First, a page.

Not to mention, video-game players get into flow, and writing code, we are told, best happens in a state of flow. People can also get into flow in group situations, including team sports, bands, choirs, dancing, going to a concert, or joining a start-up. “Merely chatting on the job can be enough to put you in the state.”

But Kotler confuses cause and effect. According to Csikszentmihalyi, flow is the mental state characteristic of individuals who are able to exert some level of control over their conscious thoughts. In other words, flow is result, not cause. For this reason, Csikszentmihalyi warns, “however well-intentioned, books cannot give recipes for how to be happy.” Kotler seems genuine in wanting to help the alienated achieve a sliver of the exhilaration experienced by extreme athletes, but his suggestions are uninspiring: “If you don’t want to take physical risks, take mental risks. Take social risks. Emotional risks. Creative risks.” – “Seek out complexity, especially in nature.” – “Watch an IMAX movie.” – “Brush your teeth with the wrong hand.”

The premise doesn’t work, but the book is still fun reading, and it contains an interesting insight. Athletes tell Kotler that the flow state make it easier “to quiet the mind,” to win “the fight against my brain.” Apparently a condition called “transient hypofrontality” kicks in during periods of high-risk activity, in which those portions of the brain that control the concept of “self” are switched off, in order to focus resources on processing information and making real-time decisions:

Self-monitoring is the voice of doubt and disparagement, that defeatist nag, our inner critic. Since flow is a fluid state—where problem solving is nearly automatic—second-guessing can only slow that process.

When they enter a state of flow, the athletes tell Kotler they are rewarded with a feeling of “profound relief—a sense that finally, at long last, someone else is driving this bus.”

Escaping from the sense of self is a very old theme. Consider the 2000-year-old Hindu text, Bhagavad Gita:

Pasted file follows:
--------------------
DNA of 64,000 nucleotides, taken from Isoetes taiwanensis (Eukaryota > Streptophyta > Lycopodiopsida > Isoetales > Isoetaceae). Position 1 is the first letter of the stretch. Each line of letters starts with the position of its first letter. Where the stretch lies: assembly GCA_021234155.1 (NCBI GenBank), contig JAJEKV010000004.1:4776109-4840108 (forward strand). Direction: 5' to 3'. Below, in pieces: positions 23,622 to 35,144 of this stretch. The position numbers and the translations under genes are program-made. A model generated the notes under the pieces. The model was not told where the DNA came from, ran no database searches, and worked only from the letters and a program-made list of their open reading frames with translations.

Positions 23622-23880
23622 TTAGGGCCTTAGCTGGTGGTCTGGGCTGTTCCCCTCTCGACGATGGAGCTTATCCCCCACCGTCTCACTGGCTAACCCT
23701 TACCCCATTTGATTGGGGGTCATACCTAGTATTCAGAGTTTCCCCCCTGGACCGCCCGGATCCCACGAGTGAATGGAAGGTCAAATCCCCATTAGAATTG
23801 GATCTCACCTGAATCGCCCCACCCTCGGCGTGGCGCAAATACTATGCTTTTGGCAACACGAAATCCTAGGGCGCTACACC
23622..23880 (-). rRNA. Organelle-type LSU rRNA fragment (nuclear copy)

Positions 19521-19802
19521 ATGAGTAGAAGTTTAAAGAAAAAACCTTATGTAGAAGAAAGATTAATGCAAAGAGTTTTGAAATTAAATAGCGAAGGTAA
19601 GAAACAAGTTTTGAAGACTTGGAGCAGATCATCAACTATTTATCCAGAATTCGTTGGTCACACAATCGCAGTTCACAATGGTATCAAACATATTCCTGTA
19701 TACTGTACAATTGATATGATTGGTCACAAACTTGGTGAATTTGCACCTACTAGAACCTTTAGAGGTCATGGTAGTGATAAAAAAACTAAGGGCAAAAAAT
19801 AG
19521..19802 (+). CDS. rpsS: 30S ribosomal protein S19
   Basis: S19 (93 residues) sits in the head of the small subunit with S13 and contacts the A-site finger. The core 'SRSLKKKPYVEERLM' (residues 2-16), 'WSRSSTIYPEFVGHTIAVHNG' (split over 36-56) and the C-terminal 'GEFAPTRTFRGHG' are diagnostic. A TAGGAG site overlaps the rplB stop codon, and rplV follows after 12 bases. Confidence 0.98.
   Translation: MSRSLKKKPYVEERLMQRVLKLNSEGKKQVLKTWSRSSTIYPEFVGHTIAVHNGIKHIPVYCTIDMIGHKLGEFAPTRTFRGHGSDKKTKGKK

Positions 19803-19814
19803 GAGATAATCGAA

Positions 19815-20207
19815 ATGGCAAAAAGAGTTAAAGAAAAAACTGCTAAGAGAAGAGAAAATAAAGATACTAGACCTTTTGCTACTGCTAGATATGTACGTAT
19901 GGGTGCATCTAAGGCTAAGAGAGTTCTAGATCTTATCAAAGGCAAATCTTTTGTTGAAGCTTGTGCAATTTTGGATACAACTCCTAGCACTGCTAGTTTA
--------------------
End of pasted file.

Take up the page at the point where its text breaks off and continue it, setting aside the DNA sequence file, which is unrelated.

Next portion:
They are forever free who renounce all selfish desires and break away from the ego cage of “I,” “me,” and “mine.”

Similarly, the 19th century American Transcendentalist Ralph Waldo Emerson wrote that “man is as it were clapped into jail by his consciousness.”

Man postpones or remembers; he does not live in the present, but with reverted eye laments the past, or, heedless of the riches that surround him, stands on tiptoe to foresee the future. He cannot be happy and strong until he too lives with nature in the present, above time.

Even today, it would appear that many people struggle to manage their “inner critic,” and perhaps that’s because there is no single, obvious path to the flow-like states that characterize a life of happiness and inner tranquility. The Bhagavad-Gita advocates practicing meditation and renouncing the fruits of action. Emerson would have us cast aside conformity and seek truth in nature. No doubt we can learn something from the stories of extreme athletes – but it’d be wise to consider some other options before zipping on that wingsuit.

Posted on 30 March 2016

KENNETH POSNER is chief of strategic planning and investor relations at Capital Bank Financial Corp. and a director of the New York-New Jersey Trail Conference. He holds the fastest known time for running the Badwater Double, a 282-mile journey from the Badwater Basin in Death Valley to the summit of Mt. Whitney and back. Follow his blog at